Close this search box.

Heir Sues Agent For Adding Beneficiaries To Bank Accounts

Print Article

JULY 23, 2001 VOLUME 9, NUMBER 4

Fae Powell had given her nephew Jackie Powell a power of attorney so that he could handle her financial affairs. Mr. Powell used that power of attorney to change over $600,000 worth of bank CDs into “payable on death” status, naming himself and other nephews and nieces as beneficiaries. Ms. Powell’s will, however, left her estate to her sister and others. Did Mr. Powell have the authority to make those changes in his aunt’s estate plan?

The question posed to the Nebraska courts was actually more complicated than that. In most states it is clear that a power of attorney does not give the agent (sometimes also referred to as the “attorney-in-fact”) authority to make gifts unless there is a specific provision in the document. But is changing accounts so that they pass automatically on death to someone else really a gift? After all, no transfer would occur until after Ms. Powell’s death, so it could be argued that her agent had made no gifts.

Ms. Powell’s situation was further complicated by her nephew’s insistence that she had specifically instructed him to make each change, and that he was simply signing her name to actions she was really directing herself. Of course, it would be difficult for him to prove that she gave him such instructions, unless she did so in the presence of neutral observers.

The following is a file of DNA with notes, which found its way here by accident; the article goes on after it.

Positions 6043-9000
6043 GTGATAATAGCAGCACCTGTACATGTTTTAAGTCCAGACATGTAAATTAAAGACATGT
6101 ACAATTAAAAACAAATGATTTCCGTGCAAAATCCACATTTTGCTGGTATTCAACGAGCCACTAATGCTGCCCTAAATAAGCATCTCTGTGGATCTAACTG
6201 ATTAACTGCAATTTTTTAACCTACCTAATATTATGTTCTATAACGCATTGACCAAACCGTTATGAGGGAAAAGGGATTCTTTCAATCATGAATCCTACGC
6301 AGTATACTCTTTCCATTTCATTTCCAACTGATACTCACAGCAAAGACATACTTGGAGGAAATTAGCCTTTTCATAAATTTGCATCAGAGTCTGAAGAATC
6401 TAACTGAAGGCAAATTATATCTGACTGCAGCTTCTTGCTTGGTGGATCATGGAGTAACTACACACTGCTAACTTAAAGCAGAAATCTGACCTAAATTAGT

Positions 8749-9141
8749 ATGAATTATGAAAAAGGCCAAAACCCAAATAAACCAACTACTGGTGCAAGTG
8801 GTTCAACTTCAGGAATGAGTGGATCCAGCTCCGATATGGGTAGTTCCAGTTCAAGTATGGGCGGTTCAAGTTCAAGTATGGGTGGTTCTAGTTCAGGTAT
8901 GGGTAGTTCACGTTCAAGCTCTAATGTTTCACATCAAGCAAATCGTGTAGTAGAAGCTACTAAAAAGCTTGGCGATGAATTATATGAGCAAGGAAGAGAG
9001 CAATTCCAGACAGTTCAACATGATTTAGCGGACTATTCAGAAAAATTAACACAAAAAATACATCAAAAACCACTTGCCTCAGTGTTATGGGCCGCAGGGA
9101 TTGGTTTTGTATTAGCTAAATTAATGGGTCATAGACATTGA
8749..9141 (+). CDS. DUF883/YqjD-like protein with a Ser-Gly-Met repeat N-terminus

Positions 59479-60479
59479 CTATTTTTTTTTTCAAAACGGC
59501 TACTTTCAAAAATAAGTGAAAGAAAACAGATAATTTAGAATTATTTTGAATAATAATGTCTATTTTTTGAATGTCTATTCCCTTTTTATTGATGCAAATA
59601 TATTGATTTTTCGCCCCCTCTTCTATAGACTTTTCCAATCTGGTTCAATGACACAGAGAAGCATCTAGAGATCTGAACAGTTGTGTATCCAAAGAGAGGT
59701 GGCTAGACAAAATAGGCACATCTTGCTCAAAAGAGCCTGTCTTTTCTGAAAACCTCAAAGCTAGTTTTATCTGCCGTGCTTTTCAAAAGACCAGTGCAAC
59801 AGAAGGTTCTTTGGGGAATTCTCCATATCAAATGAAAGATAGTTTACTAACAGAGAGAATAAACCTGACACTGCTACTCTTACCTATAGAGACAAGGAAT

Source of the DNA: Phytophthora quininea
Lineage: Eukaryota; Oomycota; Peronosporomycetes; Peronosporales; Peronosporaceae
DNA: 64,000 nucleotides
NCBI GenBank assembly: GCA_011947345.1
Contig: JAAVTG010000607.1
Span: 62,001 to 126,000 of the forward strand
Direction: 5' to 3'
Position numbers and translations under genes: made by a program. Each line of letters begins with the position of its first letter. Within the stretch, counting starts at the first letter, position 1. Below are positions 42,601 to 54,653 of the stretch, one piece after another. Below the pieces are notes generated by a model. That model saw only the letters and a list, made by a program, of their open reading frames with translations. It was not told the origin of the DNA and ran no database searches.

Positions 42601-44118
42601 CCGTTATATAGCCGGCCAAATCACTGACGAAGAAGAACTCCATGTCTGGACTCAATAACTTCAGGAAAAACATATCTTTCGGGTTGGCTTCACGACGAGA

Ms. Powell’s sister Eleine Hampshire did not believe that Mr. Powell was carrying out the decedent’s instructions. She pointed out that if the changes had not been made she would have inherited nearly $80,000 from Ms. Powell’s estate, and so she sued Mr. Powell for fraud.

The Nebraska Court of Appeals threw Ms. Hampshire’s case out of court. The justices decided that the action should have been brought by Ms. Powell’s estate against her attorney-in-fact, and that Ms. Hampshire could not sue directly for the loss to the estate. Never mind that Mr. Powell was named as personal representative of the estate—that problem would have to be solved by someone seeking to disqualify him from serving in the probate court. Ms. Hampshire had simply filed her lawsuit improperly. Hampshire v. Powell, May 8, 2001.

The Nebraska court’s decision, based as it is on procedural grounds, fails to answer the underlying question: does an agent under a power of attorney have the authority to change beneficiary designations on accounts, life insurance and the like? Other cases have decided the question differently, depending on the individual facts in each instance. It would certainly be better to have the change in beneficiary designations signed by the individual herself, rather than by the agent. In Arizona the law is a little clearer: unless the power of attorney gives express authority to make such changes (and the authority is separately initialed on the form), they are probably invalid.

Stay up to date

Subscribe to our Newsletter to get our takes on some of the situations families, seniors, and individuals with disabilities find themselves in. These posts help guide you in the decision making process and point out helpful tips and nuances to take advantage of. Enter your email below to have our entries sent directly to your inbox!

Robert B. Fleming